NDI Chairman Madeleine Albright continues to actively support the US Institute of Peace’s Task Force on Extremism in Fragile States, and will participate on January 7 in a USIP, NDI, GW Bush Institute co-hosted event on “A Governance Agenda for Preventing Violence in a Fractured World”. The event focuses on a key finding of the Task Force report, A New Approach to Preventing Violent Extremism, that the United States has been responding to cycles of violence, rather than rooting out and eradicating their causes. Secretary Albright has said that “preventing violent extremism is not just a development and security issue. At its essence, it is a democracy and governance challenge. We have to be prepared to deal with the consequences of extremism, but it would be smarter to get ahead and prevent it by emphasizing economic security, political opportunity and democratic governance.”
Fragility is often defined as the breakdown in the social contract between state and society. In the case of violent extremism, this breakdown creates “fertile ground for extremists’ attempts to create alternative political orders,” according to the USIP Task Force report, in the face of “community alienation by an oppressive, corrupt or unresponsive government.” In the case of extreme poverty, as identified by the Commission on State Fragility, Growth and Development (the Cameron Report) the governments of fragile states “lack the legitimacy and capacity to deliver the jobs, public services, and opportunities their people need.” Their continued failure consigns their citizens to cycles of violence and enduring poverty.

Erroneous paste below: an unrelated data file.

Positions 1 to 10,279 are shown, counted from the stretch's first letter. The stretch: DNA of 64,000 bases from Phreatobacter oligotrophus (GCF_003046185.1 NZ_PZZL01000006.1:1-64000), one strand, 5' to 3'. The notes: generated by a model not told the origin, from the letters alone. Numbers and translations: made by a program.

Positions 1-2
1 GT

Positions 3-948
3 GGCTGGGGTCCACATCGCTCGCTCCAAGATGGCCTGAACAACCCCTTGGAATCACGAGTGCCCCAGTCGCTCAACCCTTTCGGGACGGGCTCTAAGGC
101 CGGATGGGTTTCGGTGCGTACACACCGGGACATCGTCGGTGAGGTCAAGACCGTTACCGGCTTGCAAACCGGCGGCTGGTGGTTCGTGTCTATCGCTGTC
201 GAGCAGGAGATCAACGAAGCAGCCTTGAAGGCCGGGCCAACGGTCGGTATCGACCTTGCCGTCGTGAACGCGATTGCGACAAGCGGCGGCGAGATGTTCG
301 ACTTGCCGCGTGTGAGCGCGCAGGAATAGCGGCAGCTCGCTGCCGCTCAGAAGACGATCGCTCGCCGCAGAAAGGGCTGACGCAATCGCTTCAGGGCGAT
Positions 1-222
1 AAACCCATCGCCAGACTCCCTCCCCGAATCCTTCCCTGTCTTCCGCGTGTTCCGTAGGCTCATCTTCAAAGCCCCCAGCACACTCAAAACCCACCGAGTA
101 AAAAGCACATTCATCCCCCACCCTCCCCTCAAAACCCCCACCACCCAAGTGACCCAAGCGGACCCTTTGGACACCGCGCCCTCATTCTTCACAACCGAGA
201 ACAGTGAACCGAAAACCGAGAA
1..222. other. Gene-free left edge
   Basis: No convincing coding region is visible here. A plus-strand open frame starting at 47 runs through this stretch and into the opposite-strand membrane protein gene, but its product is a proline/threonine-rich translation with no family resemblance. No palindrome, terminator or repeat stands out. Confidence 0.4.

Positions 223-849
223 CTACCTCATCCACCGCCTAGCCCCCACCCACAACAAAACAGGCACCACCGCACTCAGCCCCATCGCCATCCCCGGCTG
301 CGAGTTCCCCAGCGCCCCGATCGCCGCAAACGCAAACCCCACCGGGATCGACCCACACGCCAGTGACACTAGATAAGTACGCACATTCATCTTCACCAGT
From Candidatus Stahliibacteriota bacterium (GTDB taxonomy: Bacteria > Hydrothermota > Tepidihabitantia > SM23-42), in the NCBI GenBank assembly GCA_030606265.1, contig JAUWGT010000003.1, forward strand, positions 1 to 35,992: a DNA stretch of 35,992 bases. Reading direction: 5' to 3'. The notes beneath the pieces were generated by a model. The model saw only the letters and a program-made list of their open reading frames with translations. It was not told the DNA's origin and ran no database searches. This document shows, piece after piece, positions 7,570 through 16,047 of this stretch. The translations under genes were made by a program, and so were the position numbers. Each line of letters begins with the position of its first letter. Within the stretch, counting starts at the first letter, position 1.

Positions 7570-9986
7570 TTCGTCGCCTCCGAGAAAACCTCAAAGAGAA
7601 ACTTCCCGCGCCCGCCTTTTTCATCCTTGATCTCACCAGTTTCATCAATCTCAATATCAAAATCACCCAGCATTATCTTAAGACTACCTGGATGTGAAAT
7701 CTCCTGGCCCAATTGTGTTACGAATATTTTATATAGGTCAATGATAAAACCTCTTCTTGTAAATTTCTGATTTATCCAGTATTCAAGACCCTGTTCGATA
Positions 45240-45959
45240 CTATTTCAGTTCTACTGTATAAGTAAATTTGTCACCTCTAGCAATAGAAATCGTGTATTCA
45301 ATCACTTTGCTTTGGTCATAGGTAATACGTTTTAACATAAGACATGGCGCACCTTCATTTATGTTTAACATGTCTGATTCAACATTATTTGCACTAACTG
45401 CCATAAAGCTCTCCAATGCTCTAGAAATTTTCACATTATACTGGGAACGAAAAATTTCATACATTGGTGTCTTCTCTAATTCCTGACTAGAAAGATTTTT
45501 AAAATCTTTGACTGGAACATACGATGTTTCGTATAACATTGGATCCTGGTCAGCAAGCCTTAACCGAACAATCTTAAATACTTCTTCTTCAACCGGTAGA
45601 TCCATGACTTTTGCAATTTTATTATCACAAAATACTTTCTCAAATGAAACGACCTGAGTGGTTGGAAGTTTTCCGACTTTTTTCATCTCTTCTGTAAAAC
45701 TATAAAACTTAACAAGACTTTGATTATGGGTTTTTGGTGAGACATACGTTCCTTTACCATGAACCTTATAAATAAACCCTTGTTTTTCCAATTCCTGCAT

The USIP Task Force report supports a growing body of evidence that preventing violence and stabilizing fragile states in the aftermath of violence is a “political endeavor” that requires aligning US government and international efforts to support local and national leaders as they seek to strengthen state legitimacy. Violent extremism prevention is locally-driven and implemented through partnerships with local actors with the political will to drive reforms and who are trusted by their communities.
Across the pond, the UK’s Cameron report on Escaping the Fragility Trap came to a similar conclusion. Establishing the building blocks of democratic politics – the rule of law, checks and balances, and protection of minority rights – is the pathway out of fragility. In fragile states, where political power is weakly institutionalized, establishing democratic and inclusive political processes means engaging with and leveraging informal political networks and actors, concluded the UK Stabilization Unit in a comprehensive study on elite bargains.
Establishing democratic processes and responsive governance in fragile states is as much about engaging and leveraging the informal networks of power and transforming them, as it is about strengthening institutions and implementing technical programs. Focusing on the political patterns and dimensions of fragility is central: converting zero sum competition to consensus politics, opposing the political processes that support elite capture, addressing the political roots of security force predation while empowering citizens and strengthening civil society oversight and advocacy.